Tuesday, August 12, 2014

Hudsonian Whimbrel, Red Knot and Marbled Godwit at Little Estero Lagoon

[Little Estero Lagoon, Ft. Myers, FL. August 2014]

It's early August in Southwest Florida and shorebird migration is underway. A deluge of 7 inches of rain in one day in the area helps augment the naturally occurring tidal pond at the beach. This freshwater also contributes to the growth of vegetation in the sand and also attracts a variety of shorebirds at Little Estero Critical Wildlife Area (aka Little Estero Lagoon). Including such species as:
  • Hudsonian Whimbrel
  • Red Knot
  • Marbled Godwit
  • Roseate Spoonbill
  • American Oystercatcher
  • White Ibis
  • Black Skimmer
  • Least Sandpiper, Western Sandpiper, and Semipalmated Sandpiper
We start with the curlew:

Whimbrel seen at Little Estero Lagoon CWA
 
Whimbrel seen at Little Estero Lagoon CWA

One of four subspecies of Whimbrel worldwide, the Hudsonian is found exclusively in the Americas. As its name suggests, it breeds around Hudson Bay and other areas in the Arctic and winters in South America.

Whimbrel seen at Little Estero Lagoon CWA

So long as it's not snoozing with its bill hidden, the Whimbrel is straightforward to identify. Look for a large sandpiper with a downcurved bill. The crown is distinctive with a white stripe down the middle.

Whimbrel seen at Little Estero Lagoon CWA

The barring pattern on this large shorebird is striking -- and even more so on the underwing (as above).

Unlike the Hudsonian Whimbrel, the  Red Knot is not strictly just a passage migrant -- while some will journey all the way to the tip of South America, others will winter right here in Florida.

Red Knot seen at Little Estero Lagoon CWA

Red Knot seen at Little Estero Lagoon CWA

Many Red Knots were showing vestiges of their alternate plumage as was this Marbled Godwit still showing some barring on its breast.


Marbled Godwit seen at Little Estero Lagoon CWA

Marbled Godwit seen at Little Estero Lagoon CWA

Outmatching even the Godwit's impressive bill, the Roseate Spoonbill's is not only long but beautifully broad and rounded at the tip.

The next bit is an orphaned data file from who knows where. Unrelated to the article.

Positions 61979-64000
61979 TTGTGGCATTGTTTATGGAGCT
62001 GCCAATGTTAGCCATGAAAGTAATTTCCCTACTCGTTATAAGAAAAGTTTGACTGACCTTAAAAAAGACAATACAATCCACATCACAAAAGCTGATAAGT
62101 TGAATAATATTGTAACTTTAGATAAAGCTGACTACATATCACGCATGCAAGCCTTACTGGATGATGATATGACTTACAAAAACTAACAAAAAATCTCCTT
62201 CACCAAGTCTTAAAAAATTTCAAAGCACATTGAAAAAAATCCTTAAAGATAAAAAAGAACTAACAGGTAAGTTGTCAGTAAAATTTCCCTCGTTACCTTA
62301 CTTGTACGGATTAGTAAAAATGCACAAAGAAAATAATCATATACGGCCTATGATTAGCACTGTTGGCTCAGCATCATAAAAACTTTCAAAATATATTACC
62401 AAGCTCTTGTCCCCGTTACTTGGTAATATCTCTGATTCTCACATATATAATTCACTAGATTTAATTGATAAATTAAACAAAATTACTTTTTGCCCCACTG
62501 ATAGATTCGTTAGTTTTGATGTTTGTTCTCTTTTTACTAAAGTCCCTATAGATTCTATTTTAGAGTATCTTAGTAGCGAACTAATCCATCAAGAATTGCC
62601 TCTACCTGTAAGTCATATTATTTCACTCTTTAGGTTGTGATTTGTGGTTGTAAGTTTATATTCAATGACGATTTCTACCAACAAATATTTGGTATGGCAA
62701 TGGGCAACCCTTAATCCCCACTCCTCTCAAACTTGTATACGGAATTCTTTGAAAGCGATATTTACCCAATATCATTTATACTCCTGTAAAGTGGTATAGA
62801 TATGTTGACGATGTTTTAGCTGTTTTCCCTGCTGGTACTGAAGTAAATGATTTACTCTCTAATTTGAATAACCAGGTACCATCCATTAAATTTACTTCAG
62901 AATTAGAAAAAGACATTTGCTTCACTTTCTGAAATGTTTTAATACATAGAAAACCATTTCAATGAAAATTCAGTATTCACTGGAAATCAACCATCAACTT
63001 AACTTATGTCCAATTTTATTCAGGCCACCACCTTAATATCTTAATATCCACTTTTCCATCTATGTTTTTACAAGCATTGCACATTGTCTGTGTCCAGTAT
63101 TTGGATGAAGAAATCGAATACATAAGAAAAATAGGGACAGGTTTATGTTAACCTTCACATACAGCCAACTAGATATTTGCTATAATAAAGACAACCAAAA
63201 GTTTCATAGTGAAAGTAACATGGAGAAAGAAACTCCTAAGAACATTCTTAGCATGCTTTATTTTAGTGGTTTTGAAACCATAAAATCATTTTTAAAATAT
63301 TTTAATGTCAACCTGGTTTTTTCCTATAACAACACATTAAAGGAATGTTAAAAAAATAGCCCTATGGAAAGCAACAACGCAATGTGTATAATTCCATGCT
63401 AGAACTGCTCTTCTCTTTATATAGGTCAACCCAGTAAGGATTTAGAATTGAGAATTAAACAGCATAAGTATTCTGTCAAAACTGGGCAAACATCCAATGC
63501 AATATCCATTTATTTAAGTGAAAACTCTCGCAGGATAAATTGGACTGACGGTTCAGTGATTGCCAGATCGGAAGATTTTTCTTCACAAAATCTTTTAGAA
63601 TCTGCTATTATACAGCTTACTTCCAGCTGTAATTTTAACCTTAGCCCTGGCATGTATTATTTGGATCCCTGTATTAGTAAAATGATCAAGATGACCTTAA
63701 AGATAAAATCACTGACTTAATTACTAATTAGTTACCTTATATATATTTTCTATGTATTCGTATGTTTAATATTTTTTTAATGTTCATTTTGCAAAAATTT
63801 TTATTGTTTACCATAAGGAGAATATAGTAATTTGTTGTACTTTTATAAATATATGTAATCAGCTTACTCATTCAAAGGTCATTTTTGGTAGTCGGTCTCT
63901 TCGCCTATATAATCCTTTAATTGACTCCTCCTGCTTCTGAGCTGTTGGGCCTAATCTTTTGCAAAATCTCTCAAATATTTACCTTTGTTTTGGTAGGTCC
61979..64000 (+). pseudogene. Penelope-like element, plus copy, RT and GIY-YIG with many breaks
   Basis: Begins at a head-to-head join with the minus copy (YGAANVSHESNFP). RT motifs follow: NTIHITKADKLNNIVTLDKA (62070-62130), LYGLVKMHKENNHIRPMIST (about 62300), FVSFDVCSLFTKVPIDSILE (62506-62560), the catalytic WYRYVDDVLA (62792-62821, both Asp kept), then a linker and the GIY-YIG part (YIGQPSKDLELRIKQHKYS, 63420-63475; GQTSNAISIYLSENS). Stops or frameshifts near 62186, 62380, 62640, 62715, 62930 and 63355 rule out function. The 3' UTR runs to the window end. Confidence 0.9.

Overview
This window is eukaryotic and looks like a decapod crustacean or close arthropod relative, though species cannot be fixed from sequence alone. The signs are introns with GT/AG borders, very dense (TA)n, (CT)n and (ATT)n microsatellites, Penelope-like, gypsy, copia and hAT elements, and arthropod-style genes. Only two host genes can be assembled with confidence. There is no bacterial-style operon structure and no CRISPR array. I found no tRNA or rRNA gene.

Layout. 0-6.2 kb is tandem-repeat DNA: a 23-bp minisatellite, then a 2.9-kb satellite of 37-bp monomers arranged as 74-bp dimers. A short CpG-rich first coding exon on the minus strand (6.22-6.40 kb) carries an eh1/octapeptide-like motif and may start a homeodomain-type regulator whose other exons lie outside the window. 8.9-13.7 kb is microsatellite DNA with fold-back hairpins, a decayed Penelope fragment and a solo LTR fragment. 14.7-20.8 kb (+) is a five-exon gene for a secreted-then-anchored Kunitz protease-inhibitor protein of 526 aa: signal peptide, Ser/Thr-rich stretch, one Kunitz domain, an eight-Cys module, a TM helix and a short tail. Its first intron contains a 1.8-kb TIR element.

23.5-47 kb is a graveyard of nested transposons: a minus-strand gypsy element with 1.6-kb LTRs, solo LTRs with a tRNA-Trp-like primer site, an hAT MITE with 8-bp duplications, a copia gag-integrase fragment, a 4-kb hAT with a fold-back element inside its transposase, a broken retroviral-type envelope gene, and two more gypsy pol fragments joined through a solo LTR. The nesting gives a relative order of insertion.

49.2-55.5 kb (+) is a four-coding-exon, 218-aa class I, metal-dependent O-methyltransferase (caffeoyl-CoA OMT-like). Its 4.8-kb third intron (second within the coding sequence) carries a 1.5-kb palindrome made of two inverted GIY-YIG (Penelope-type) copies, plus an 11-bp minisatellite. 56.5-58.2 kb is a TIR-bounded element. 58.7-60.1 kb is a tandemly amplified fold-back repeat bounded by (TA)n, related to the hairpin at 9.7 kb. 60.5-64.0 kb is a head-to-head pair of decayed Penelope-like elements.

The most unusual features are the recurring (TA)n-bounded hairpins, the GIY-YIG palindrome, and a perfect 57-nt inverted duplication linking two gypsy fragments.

Roseate Spoonbill seen at Little Estero Lagoon CWA


Roseate Spoonbill seen at Little Estero Lagoon CWA

This has been a banner year for breeders at Little Estero. Annual breeders here are the Least Terns which were joined by Black Skimmers for the first time in 10 years. Unfortunately, the success of these species as well as the resident Wilson's and Snowy Plovers was not matched by the Oystercatchers. The pair that has nested here over the last 3 years, abandoned their nest after their eggs failed to hatch. Hopefully, they will try to nest again.


American Oystercatcher seen at Little Estero Lagoon CWA

Other birds included a rather stunned-looking White Ibis:



Matching the color scheme of the Oystercatcher were breeding Black Skimmers:


Black Skimmer seen at Little Estero

And the usual assortment of Peeps:


Least Sandpiper seen at Little Estero
 
This tiny sandpiper is straightforward to identify given its yellow legs and browner upperparts. However, the next two species can be confusing: Semipalmated and Western Sandpipers.


Semipalmated Sandpiper seen at Little Estero


Western Sandpiper seen at Little Estero

Unlike the Western peep, the Semipalmated is only a passage migrant. The two species are best told apart by the length and "degree of droop" of the bill with the Western's being longer and droopier.

4 comments:

  1. I noticed that you mentioned the Curlew, I wish that I saw its photo.
    Thanks for sharing your knowledge and beautiful photos to compliment it.

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  2. Hi France, the Whimbrel is a curlew (1 of 8 curlew species belonging to the Genus Numenius globally). With the extinction of the Eskimo Curlew in the '60's, we are restricted to 3 species that can now be found in the US (Whimbrel, Long-billed Curlew, and Bristle-thighed Curlew).

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    Replies
    1. I can't recall if I've seen both a Whimbrel and Long-billed Curlew in one day, but it is possible in Florida for sure. It looks like you enjoyed your observation time at Estero Lagoon with entertaining documentation, Hemant. I am certain I would mistake a Bristle-thighed Curlew for a Whimbrel if I were so lucky to see one.

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